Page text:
A crash course in changing the world.
Why so secret?
Consider Episode 3.
First words: "I need everyone in this room to promise to keep a very big secret."
dot dot dot.
I wondered at first if the 'threat' of Citizen X's kitsch network justified secrecy.
Debate that if you want to. For me, windmills for household use are a great idea. Tabloids are also interesting. "Rogue Squadron of Do-Gooders Invades Favela" -- whatEver! "Alchemy Nude!" -- Yeah, every time he takes a shower. Big Story, there! Surely there is something fiendish about the Citizen X network that justifies secrecy. We'll let that story unfold as it will.
Then I thought, maybe secrecy protects the investment of Alchemy and his financiers. The Evoke Network is keeping its good ideas and, well, its network of social innovation small and tight. This keeps revenue internal. As the Boss says, "See that your profits are re-invested in the network." Perhaps this justifies secrecy, if it keeps fiscally irresponsible social innovation out.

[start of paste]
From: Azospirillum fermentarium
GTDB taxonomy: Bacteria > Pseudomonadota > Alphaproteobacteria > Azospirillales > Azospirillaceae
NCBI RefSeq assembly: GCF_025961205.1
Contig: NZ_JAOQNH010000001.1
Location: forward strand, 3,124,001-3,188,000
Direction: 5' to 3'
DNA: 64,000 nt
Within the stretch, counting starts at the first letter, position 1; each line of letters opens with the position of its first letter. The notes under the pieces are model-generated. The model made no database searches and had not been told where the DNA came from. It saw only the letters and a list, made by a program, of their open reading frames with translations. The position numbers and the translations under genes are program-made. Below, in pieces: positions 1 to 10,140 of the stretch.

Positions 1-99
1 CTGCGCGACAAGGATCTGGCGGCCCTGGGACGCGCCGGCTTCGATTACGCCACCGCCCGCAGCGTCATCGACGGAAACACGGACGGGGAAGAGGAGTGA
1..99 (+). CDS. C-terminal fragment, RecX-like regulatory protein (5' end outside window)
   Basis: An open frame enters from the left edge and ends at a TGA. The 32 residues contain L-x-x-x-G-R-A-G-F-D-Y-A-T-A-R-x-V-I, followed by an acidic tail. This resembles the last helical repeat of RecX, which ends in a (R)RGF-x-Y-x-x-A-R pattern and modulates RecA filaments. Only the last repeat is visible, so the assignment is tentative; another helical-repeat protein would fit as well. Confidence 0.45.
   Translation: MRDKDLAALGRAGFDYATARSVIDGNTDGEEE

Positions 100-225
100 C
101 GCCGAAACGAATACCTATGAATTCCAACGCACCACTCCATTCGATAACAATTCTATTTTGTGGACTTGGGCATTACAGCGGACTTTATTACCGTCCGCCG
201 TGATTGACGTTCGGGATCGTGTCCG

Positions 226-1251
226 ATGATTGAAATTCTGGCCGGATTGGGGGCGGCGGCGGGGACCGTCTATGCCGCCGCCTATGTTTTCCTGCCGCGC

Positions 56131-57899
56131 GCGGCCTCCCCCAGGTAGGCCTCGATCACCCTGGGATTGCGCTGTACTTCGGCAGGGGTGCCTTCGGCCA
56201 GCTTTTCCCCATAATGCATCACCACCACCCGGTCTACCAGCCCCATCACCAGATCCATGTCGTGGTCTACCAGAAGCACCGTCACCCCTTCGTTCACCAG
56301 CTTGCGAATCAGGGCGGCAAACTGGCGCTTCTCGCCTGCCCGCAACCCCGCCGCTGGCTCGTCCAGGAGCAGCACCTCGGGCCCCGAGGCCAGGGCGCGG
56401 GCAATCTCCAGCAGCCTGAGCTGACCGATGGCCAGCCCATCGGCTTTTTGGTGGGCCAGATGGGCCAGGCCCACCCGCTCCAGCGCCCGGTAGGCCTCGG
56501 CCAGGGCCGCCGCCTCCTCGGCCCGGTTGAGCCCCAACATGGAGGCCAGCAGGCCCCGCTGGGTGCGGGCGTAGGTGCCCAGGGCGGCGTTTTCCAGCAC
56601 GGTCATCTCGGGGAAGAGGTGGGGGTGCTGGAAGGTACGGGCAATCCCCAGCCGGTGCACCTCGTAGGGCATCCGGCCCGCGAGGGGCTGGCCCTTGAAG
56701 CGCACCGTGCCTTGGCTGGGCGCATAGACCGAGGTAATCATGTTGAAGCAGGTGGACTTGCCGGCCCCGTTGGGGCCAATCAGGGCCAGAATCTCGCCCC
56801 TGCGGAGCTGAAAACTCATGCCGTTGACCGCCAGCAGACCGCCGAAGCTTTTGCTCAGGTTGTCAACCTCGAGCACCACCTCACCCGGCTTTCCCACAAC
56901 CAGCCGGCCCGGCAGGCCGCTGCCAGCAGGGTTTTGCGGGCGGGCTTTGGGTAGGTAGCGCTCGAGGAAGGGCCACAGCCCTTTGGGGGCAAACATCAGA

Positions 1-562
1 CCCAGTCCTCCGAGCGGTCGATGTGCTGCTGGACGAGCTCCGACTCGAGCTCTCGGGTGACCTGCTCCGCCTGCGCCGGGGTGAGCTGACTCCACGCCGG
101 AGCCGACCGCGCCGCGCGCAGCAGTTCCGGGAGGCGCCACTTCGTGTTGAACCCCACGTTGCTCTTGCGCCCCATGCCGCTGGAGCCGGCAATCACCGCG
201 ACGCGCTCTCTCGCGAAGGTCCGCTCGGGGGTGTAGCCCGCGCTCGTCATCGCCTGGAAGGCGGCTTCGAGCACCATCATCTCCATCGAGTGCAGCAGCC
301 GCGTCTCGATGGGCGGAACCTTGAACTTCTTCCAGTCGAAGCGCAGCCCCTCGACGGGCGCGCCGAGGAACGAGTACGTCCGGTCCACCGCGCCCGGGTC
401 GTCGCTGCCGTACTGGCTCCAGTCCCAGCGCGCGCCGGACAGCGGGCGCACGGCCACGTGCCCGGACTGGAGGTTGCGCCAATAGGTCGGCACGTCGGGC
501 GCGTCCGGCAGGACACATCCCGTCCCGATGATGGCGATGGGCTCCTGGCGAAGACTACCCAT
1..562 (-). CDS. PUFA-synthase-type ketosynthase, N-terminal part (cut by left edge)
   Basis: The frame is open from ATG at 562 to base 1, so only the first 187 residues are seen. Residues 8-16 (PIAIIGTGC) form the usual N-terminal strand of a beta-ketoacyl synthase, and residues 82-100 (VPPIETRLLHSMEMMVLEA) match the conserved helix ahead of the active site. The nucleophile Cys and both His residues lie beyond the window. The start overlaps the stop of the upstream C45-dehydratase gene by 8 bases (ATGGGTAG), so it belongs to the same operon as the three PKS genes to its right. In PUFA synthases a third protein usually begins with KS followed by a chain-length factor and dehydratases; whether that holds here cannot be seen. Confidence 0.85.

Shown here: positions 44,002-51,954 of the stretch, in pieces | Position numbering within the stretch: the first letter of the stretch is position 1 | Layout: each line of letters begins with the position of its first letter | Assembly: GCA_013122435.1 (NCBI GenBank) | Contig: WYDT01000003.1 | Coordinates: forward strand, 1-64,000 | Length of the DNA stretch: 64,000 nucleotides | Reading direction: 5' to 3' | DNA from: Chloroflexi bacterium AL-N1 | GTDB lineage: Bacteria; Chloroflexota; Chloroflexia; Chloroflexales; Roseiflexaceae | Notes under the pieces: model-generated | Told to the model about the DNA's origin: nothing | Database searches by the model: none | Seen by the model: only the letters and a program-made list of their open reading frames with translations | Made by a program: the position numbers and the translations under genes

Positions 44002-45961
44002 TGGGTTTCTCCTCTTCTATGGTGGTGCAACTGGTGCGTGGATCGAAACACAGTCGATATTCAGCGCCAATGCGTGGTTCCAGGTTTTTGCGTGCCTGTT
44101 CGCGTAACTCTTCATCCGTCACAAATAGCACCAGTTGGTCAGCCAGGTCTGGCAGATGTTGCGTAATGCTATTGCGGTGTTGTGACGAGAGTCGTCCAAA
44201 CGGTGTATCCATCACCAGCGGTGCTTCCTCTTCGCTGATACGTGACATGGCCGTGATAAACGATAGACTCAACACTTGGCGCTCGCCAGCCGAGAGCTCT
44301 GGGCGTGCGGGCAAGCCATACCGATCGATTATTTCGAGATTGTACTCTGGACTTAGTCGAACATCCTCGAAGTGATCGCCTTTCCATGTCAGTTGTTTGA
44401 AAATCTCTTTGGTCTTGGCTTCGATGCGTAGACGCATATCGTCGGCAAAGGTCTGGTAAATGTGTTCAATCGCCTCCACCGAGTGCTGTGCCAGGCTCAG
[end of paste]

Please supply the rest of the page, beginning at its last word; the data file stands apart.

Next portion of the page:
And then there's the sense in which secrecy feels most comfortable communicating with secrecy. By this I mean Alchemy's confidential relationship with municipal governments. Our Japanese official I think rather enjoyed the secret status of Alchemy's network. The Japanese government is happy that Alchemy doesn't want to take all the credit.
And yet, his Agents are spray-painting their names....and of course the rooftop garden spelled EVOKE....so secrecy has another function: it creates a space for revelation.
So we've got manufactured secrecy, as a method of preventing kitsch emotionalized tabloid manipulation and irresponsible finance; and we've got deliberately provocative revelation. Evoke is secret to protect its image, on the one hand; and Evoke is branding, on the other. The secrecy and the revelation are hand in hand.
This at least I surmise. But one of our discussion questions for Mission 3 asks about failure on the favela. Was Babilonia the wrong place? Was Joao the wrong boy to trust? Was the futbol match just too darn interesting?
No. I don't think so. I think secrecy as a strategy is no longer suitable to the Evoke Network. Secrecy now equals failure.
My mission here is not to argue this point. I'm just saying it. Our secrecy decreased our success in Rio.
Take it for what it's worth. You decide.
Future missions will hinge upon the degree of secrecy the Network maintains. They will hinge upon our ability to conquer kitsch emotionalism. And they will hinge upon our communication of responsible finance.
peace! // cameron